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Castor Wax vs Damar Resin

Comparing Castor Wax & Damar Resin in Encaustic Medium

Damar resin has long been the hardener of choice to combine with beeswax in encaustic medium recipes.  Because of its high melting point, it aids in making a more robust painting than pure beeswax and allows for vigorous buffing over a curing period to bring the work to a shine.  A downside can be that due to its organic nature, damar has been known to yellow over time.  This may happen in varying degrees over months, years or decades, though artists who combine pigments with their medium will typically never notice this.  For those who rely on many clear layers, it could become an issue. Most pieces seem to remain as the day they are painted, but if you do experience yellowing, or simply want a whiter medium, there is a solution. I recently took a deep dive into the use of an alternative to damar, castor wax.

Australians pioneered the use of castor wax as a replacement in their encaustic medium years ago in response to the exorbitant price of importing damar.  The wax is derived in a roundabout way from castor beans, available domestically and much less expensive.

After many conversations and e-mails with artists using this combination for years, I embarked upon testing.  I can’t yet speak to its longevity in my own experience, but those I spoke with assured me that time has had no effect on their pieces.  Some had art on hand created years ago using each recipe (castor and damar) and there were no noticeable differences. They all confirmed that no yellowing had occurred.

Using Castor Wax in Encaustic Medium

My major impression of using castor wax is that it is a joy to work with. 

4 layers of each painted onto bare birch.

Following are my findings.  In all cases, I am comparing caster to damar as combined with beeswax to make encaustic medium.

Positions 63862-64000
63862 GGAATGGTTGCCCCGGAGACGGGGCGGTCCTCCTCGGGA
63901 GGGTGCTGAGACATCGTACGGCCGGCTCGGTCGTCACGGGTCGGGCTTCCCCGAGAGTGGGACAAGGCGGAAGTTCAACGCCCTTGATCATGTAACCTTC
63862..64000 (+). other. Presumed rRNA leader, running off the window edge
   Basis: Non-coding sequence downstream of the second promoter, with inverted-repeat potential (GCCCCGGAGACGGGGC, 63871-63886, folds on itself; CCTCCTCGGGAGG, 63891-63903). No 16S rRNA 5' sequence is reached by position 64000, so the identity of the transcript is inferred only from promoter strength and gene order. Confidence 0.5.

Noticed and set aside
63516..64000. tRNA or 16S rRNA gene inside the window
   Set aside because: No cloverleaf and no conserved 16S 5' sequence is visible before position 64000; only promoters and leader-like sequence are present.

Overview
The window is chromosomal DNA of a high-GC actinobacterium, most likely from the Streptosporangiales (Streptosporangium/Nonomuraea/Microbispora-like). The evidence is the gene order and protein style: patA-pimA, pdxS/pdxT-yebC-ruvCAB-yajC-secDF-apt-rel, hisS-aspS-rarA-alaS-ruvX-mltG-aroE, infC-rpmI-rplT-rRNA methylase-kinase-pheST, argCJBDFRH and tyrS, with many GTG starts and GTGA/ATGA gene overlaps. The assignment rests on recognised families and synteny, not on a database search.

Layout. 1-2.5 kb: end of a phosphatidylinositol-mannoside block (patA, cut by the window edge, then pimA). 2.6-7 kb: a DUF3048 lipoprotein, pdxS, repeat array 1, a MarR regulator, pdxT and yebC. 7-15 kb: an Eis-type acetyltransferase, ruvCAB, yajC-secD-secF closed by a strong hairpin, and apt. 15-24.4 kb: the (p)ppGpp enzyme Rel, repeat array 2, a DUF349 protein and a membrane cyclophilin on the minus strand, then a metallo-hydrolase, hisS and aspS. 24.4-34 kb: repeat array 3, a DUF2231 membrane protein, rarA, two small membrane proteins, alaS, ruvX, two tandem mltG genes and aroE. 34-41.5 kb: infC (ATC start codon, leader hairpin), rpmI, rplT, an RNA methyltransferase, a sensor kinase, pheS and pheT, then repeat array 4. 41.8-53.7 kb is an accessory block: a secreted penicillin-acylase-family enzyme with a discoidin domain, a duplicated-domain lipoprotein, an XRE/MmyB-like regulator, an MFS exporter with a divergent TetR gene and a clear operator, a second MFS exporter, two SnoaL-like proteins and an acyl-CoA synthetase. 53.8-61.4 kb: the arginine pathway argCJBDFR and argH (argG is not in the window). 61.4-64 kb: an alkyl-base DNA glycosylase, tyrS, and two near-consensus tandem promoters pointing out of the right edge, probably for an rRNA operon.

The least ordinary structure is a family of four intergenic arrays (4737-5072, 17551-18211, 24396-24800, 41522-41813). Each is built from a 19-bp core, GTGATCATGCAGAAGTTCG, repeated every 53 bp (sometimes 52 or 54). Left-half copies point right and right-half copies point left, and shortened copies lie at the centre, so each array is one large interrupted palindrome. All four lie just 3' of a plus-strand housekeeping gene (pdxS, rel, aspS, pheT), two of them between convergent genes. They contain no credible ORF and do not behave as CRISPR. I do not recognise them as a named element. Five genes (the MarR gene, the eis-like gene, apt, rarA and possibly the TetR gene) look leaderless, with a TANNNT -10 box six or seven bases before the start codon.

• It makes a whiter medium, not clearer, just whiter. See photo of 4 layers of each painted onto bare birch.
  • It seems to flow smoother and thinner off the brush.  Damar medium has more body and viscosity.
  • It is more slick and less sticky when cooled. If you get it on your hands it’s not as gooey as damar, nor does it roll into a ball as easily.  When doing transfers the paper tends to slide around the wax more upon initial placement.
  • Castor has a lower melting temperature than damar, but still higher than pure beeswax. This should be of no concern to the final artwork as Australians have used it with great success for years in their warm climate.
  • Anecdotal reports indicate it hardens up well over time.
  • You can use the same ratios for each.  Most I spoke with use 8:1, but Langridge Artist Colours in Australia uses 6:1 in their commercial formula.  I preferred 7:1.
  • Castor makes a more brittle medium when comparing similar ratios, but nothing that would affect my work on a rigid support.
  • It appears to buff to a shinier finish than damar.
  • No straining is required as there are no organic bits embedded in it.
  • Castor performed well in my freezer tests, adhering to bare birch panel, encaustic gesso (R&F) and chalk paint (Cottage Paint brand).

All of that said, I have come up with a formula that works well for my process that actually includes a combination of both damar and castor. I expect this will change with each batch as I hone in further, but I can’t really see myself ever going back to full on damar in my medium.  Don’t be afraid to experiment with small batches to discover the specific formulation that allows you to bring your vision to life.  A digital scale is your friend.

Castor wax flakes are widely available in stores carrying botanical ingredients for those making home balms and creams.

Have you tried Castor wax? Please add a comment below and let me know what you think.

About Suzanne McNenly

Sue McNenly is a Canadian contemporary encaustic painter creating minimalist artworks out of her home studio near Guelph, Ontario. A metalsmith as well, Sue combines gold and silver fabricated components into her pieces, contrasting hard edged details with ethereal wax planes.

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47 thoughts on “Comparing Castor Wax & Damar Resin in Encaustic Medium”

  1. Dear Sue,